Wednesday, January 1
Ruddy Mars grows more prominent before dawn with each passing week. The Red Planet now rises before 4:30 a.m. local time and climbs 20° above the southeastern horizon an hour before sunrise. Mars glows at magnitude 1.6, which is a full magnitude brighter than any of the background stars belonging to its host constellation, Libra the Scales. Unfortunately, a telescope doesn’t add much to the view, revealing a bland disk only 4″ across.
The Moon reaches apogee, the farthest point in its orbit around Earth, at 8:30 p.m. EST. It then lies 251,394 miles (404,580 kilometers) from Earth’s center.
Thursday, January 2
First Quarter Moon arrives at 11:45 p.m. EST. Our satellite rises in the east around noon local time but doesn’t become prominent until the Sun sets a little before 5 p.m. By 6 p.m., it appears due south and about halfway to the zenith. The Moon’s half-lit orb then lies among the background stars of Cetus the Whale.
Two of the finest deep-sky objects shine prominently on evenings in early January. The Pleiades and Hyades star clusters climb highest in the south during midevening but remain conspicuous nearly the whole night. The Pleiades, also known at the Seven Sisters and M45, appears like a small dipper to the naked eye. The larger Hyades forms the V-shaped head of Taurus the Bull. Although both look nice with the naked eye, binoculars show them best.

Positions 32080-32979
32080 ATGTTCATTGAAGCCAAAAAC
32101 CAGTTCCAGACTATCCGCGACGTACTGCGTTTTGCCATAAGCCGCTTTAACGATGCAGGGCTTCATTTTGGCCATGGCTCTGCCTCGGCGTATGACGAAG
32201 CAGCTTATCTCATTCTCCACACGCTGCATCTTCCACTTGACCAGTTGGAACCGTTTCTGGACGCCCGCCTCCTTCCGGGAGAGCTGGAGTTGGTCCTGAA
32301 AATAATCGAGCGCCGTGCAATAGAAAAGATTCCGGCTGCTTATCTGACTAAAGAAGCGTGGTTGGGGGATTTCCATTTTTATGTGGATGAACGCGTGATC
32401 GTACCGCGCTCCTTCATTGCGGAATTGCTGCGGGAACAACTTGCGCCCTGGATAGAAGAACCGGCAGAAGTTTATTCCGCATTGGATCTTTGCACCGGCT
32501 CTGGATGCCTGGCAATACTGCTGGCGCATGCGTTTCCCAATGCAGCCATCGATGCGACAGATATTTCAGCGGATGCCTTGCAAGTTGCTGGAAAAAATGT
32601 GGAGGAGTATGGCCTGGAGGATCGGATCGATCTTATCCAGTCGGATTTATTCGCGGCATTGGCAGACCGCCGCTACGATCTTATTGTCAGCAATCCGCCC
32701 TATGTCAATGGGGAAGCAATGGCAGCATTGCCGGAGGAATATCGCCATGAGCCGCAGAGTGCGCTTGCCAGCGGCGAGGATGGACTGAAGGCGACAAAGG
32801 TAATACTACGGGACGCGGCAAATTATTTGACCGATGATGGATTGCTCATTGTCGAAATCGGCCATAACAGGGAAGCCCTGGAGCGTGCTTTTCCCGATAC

Saturday, January 4
The Quadrantid meteor shower reaches its peak this morning. The slightly gibbous Moon sets around 1 a.m. local time, leaving nearly five hours of darkness for watching. The Quadrantid shower typically produces up to 120 meteors per hour, an average of two per minute, so observers should be in for a great show if the weather cooperates. The meteors appear to radiate from a spot in the northern part of the constellation Boötes — an area once occupied by the now-defunct constellation Quadrans Muralis — a region that climbs highest just before dawn.
Sunday, January 5
Earth reaches perihelion, the closest point to the Sun during its year-long orbit, at 3 a.m. EST. The two then lie 91.4 million miles (147.1 million kilometers) apart. It surprises many people to learn that Earth comes closest to the Sun in the dead of winter, but the cold weather in the Northern Hemisphere at this time of year arises because the Sun lies low in the sky.
The Sun is in the news more than once today. Although people in the Northern Hemisphere experienced the shortest day of the year two weeks ago (at the winter solstice December 21), the Sun has continued to rise slightly later with each passing day. That trend stops this morning for those at 40° north latitude. Tomorrow’s sunrise will arrive a second earlier than today’s. This turnover point depends on latitude. If you live farther north, the switch occurred a few days ago; closer to the equator, the change won’t happen until later this month.